As high school athletes get closer to graduation and look at colleges, particularly colleges that are interested in offering athletic scholarships, they may be realizing (if they haven't already) that social media is an integral part of the vetting process, like it or not.
My daughter started high school and made her first athletic team there. During the parent meeting, they talked with the athletes about social media, reminding them that what they post online is very public and is representative of who they are, and while they are a school athlete, they are representing the school. They cautioned that inappropriate content could result in disciplinary action.
It was good food for thought, and started a nice conversation between me and my daughter about the importance of using social media responsibly. Teens still don't fully realize the impact it can have on their future.
I came across a Tribune blog post by Edgy Tim, a sports blogger, who talked about this very issue. It discusses the importance of responsible social media, and what recruiters are looking for.
Of course, they are looking at content - pictures from a wild party where drinking is evident sends a message about the athlete. Going further, recruiters are also looking at the pattern of posting.
If a student is posting constantly, at all times of the day and night, it makes one wonder if they have time to study, if all they do is party, etc.
This may not be the case, but the way students are posting comments online can paint a picture of who that person really is, true or not.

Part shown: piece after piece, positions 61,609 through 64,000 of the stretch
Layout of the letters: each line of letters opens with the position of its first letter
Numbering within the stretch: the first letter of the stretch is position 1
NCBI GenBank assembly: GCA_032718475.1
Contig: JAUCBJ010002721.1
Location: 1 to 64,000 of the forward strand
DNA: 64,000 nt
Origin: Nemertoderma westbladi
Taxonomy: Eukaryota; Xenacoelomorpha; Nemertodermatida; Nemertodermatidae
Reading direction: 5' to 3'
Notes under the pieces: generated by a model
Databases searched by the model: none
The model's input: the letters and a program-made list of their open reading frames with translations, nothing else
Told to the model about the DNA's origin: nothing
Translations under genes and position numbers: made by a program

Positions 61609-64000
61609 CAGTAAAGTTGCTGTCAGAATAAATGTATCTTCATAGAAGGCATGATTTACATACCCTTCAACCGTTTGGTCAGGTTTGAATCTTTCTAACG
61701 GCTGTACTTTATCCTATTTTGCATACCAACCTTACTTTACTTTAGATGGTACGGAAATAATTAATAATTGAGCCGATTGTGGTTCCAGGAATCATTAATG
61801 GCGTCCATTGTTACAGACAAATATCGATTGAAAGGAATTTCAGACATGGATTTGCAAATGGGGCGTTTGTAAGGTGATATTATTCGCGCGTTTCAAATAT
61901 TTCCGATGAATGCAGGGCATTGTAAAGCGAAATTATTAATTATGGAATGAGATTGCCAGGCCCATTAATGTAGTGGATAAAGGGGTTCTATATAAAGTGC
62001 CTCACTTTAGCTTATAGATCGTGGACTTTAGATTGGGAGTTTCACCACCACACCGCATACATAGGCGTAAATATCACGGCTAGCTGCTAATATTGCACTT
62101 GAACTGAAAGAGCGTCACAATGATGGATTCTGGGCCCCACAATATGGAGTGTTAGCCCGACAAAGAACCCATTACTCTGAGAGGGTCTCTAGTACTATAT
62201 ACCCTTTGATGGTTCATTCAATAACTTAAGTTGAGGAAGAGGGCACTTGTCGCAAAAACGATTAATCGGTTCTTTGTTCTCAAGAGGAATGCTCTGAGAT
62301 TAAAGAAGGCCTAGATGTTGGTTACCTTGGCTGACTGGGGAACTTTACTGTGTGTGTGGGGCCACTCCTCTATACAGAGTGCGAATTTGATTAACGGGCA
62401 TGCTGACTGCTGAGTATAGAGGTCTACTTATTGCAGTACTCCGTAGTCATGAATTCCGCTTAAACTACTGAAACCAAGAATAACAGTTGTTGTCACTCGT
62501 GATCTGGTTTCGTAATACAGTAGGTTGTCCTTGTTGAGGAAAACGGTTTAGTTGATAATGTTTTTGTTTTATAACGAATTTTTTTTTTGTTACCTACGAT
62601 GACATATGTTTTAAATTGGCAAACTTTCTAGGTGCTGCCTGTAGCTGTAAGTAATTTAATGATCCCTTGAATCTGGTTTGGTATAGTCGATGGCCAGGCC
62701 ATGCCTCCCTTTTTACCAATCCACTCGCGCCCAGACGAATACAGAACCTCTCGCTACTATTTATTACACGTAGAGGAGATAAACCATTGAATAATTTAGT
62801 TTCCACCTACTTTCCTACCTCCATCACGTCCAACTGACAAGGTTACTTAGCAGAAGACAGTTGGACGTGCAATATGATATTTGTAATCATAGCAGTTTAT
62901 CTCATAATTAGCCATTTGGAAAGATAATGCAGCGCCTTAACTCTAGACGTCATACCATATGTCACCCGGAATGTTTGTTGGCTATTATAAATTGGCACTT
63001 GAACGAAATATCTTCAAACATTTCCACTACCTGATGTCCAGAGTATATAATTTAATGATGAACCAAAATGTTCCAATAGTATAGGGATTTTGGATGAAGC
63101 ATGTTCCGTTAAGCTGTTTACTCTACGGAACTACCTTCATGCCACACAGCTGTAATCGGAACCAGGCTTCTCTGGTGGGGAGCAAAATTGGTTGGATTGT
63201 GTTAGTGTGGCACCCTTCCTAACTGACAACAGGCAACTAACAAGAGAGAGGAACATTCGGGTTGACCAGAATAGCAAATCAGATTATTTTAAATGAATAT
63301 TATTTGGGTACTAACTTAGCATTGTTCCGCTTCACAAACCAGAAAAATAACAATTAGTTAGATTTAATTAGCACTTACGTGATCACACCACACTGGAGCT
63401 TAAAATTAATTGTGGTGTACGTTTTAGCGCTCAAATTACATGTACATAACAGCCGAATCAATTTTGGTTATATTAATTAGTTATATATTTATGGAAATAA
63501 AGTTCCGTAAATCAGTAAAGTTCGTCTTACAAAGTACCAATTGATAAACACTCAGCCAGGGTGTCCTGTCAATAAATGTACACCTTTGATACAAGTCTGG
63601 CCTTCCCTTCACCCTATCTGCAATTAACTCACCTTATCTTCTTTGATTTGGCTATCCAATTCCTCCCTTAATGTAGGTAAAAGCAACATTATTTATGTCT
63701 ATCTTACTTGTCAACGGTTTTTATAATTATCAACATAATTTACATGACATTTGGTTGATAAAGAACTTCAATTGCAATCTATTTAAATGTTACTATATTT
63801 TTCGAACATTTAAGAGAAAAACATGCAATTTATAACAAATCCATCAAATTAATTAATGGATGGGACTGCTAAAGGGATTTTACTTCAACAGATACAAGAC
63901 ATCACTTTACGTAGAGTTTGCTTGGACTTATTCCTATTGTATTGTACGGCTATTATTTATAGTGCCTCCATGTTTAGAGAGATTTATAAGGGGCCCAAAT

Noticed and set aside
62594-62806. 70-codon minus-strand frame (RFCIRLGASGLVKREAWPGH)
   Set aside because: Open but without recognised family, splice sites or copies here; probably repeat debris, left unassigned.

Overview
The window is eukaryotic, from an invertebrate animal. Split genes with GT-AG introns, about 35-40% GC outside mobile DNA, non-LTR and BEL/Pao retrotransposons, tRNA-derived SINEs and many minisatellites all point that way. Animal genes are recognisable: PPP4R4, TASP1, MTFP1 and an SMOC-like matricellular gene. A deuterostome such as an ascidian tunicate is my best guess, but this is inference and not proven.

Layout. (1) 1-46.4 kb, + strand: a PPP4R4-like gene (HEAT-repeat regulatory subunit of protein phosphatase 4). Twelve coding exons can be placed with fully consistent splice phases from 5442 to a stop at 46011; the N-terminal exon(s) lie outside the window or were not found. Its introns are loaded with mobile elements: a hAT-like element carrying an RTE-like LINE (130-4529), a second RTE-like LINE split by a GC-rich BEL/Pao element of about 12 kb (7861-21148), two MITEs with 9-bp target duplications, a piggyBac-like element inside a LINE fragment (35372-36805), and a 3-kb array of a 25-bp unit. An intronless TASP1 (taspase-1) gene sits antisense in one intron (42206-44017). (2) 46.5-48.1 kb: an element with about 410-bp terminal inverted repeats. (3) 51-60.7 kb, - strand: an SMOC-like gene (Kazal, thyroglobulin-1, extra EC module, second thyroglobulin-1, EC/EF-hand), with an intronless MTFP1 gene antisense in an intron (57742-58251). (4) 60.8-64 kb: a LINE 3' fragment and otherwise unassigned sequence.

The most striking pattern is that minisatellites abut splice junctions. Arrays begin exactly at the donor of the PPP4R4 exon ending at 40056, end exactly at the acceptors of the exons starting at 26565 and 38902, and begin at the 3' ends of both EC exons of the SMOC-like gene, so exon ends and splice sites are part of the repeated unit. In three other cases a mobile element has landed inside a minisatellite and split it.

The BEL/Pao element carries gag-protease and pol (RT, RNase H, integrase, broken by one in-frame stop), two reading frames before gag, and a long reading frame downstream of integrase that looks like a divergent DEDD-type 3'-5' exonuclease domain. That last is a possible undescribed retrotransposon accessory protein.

From the article: "We just decided this week to stop recruiting a handful of kids we really liked because of different things we saw on Twitter and Instagram," the Big Ten recruiter said. "(Some of the) kids made a visit here and they seemed like great kid(s) in person but kept up a really disturbing pattern; it's something we just won't deal with. We would rather take a chance on another kid."
Right or wrong, it is what it is, and it's something that everyone needs to be aware of, whether you're trying to get a scholarship, just trying to get into the college or your choice, or even if you're an adult looking for your next job.
Social media is a tool that is now being used to get a better sense of who a person is.
This is an excellent reminder to make sure you are representing yourself in the best possible light online - you never know who's watching.